What happens after the 3G network dies
3G cellular connections are no more, at least in the US. Verizon, the last carrier operating a 3G network, cut its last customers’ connections throughout December. The final switch off date was December 31st, 2022, although customers will still be able to call 911 and Verizon customer service until February. Verizon isn’t leaving people in the lurch, though: any affected users were sent a free 4G flip phone last year.
3G cellular data is arguably one of the most important technologies of the last two decades. It was the third generation of cellular connection (the G stands for generation) and brought connection speeds that allowed for basic internet browsing and data transfer. It ushered in the age of the smartphone.
The first commercial 3G networks launched in the US in 2001. Before that, only 2G GSM connections were available, and they limited data speeds to 64 kbps. At the best possible speeds, downloading a 2 MB file would take more than 30 seconds—and possibly cost a few dollars. However, 3G networks offered peak speeds of around 8 Mbps—that was fast enough to stream a HD YouTube video.
[Related: AT&T just shut down its 3G network. Here’s how it could affect your car.]
While other phones supported 3G networks first, the launch of the iPhone 3G in 2008 and Android phones like the original Samsung Galaxy S in 2010 are still considered by many to be a huge turning point for society. That’s when it became possible to use the internet easily and affordably from anywhere—or at least anywhere close enough to a cell tower. Just think about browsing the internet on a flip phone versus using Safari on an iPhone. Without the 3G network, apps like Instagram and WhatsApp wouldn’t have been possible.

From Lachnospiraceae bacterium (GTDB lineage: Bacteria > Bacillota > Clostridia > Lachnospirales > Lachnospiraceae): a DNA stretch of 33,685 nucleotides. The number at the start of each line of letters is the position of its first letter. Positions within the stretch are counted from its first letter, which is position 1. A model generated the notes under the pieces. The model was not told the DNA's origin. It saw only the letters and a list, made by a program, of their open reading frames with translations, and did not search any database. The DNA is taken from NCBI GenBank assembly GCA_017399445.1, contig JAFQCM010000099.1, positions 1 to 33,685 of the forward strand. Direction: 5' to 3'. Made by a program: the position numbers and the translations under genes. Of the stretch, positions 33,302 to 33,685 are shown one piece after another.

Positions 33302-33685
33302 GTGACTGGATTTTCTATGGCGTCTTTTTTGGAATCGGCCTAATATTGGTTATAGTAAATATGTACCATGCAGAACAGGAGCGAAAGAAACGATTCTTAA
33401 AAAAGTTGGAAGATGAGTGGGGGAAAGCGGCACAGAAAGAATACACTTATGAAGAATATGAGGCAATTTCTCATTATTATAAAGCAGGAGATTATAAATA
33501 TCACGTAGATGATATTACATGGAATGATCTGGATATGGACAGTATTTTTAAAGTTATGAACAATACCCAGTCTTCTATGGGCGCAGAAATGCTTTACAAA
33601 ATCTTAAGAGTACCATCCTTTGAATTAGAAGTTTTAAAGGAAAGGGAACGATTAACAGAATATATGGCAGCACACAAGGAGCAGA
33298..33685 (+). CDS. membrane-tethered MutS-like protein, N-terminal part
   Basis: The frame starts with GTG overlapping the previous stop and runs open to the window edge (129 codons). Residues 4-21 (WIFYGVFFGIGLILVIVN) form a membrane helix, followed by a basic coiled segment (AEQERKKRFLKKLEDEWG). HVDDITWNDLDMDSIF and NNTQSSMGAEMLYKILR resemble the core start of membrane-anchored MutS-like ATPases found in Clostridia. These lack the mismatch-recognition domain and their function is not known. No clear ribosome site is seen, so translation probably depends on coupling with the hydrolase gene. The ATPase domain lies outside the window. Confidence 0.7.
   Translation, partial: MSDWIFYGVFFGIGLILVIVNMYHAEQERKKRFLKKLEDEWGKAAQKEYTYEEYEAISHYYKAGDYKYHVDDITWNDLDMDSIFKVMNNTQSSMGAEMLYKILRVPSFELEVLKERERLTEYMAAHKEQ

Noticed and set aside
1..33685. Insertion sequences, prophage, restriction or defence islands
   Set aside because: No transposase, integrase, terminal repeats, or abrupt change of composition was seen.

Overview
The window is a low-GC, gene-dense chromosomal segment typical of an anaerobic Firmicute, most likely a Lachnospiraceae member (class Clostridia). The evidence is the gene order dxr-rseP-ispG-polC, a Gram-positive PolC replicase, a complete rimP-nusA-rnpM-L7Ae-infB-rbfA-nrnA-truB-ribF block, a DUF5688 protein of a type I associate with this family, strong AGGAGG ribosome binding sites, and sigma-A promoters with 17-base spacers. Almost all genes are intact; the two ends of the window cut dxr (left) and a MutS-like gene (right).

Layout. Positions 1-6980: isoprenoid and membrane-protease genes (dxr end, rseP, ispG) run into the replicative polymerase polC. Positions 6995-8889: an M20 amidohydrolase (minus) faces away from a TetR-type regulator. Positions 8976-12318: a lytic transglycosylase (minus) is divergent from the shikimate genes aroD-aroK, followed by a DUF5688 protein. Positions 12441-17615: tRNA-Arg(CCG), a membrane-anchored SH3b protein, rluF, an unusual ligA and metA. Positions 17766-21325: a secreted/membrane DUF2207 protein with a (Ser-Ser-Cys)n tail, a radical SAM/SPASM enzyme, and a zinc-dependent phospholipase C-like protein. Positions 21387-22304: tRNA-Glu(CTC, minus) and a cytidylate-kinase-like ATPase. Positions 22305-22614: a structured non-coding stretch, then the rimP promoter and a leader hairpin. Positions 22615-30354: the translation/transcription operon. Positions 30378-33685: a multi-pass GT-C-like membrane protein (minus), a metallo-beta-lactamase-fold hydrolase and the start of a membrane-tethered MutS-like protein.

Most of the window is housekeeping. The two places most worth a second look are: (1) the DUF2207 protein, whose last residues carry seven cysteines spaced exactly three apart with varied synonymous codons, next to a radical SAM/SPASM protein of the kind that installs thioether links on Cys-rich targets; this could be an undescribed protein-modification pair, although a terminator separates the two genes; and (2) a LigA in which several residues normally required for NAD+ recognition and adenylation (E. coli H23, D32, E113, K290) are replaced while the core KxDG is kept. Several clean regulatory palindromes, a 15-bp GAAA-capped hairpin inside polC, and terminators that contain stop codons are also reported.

Of course, 3G’s network speeds were still too slow for serious data use. Over the next decade carriers rolled out 4G LTE, which offers peak speeds of up to 90 Mbps, and later 5G, which can offer Gbps-range download speeds (though an average of a few hundred Mbps is much more likely in most areas). 4G and 5G networks also provided 3G-speed connections at longer distances from cell towers which made expanding coverage into rural areas significantly easier as they could serve wider areas with fewer masts. These are the widespread networks that your cell phone uses now.
While Verizon is the last US carrier to turn off its 3G network, it isn’t much of a hold out. Both AT&T and T-Mobile switched off their networks in 2022. The 3G infrastructure nationwide is being decommissioned now to allow carriers to build newer, even faster networks. T-Mobile, for example, repurposed part of the 3G wireless spectrum for its 5G network.
The death of US 3G networks hasn’t been without issue. Some older devices like early Amazon Kindles have lost their ability to connect to the internet (though Amazon offered affected users a $50 credit towards a new device). Similarly, some cars that used a 3G connection to provide information like real-time traffic, weather, and notifications when your car was unlocked will no longer work without an upgrade. According to The Verge, voting machines in Michigan were even affected. Last summer, the election reporting process was significantly delayed because voting machines could no longer transmit their unofficial results; instead, they had to be driven by election officials to city and town halls to link up to computers there.
While no longer available in the US, 3G is still used around the world. Some carriers in Europe don’t plan to shut down their networks until around 2030. Still, it’s clear that the writing is on the wall for 3G. In India, where 3G connections are still available, 99 percent of mobile users use 4G.
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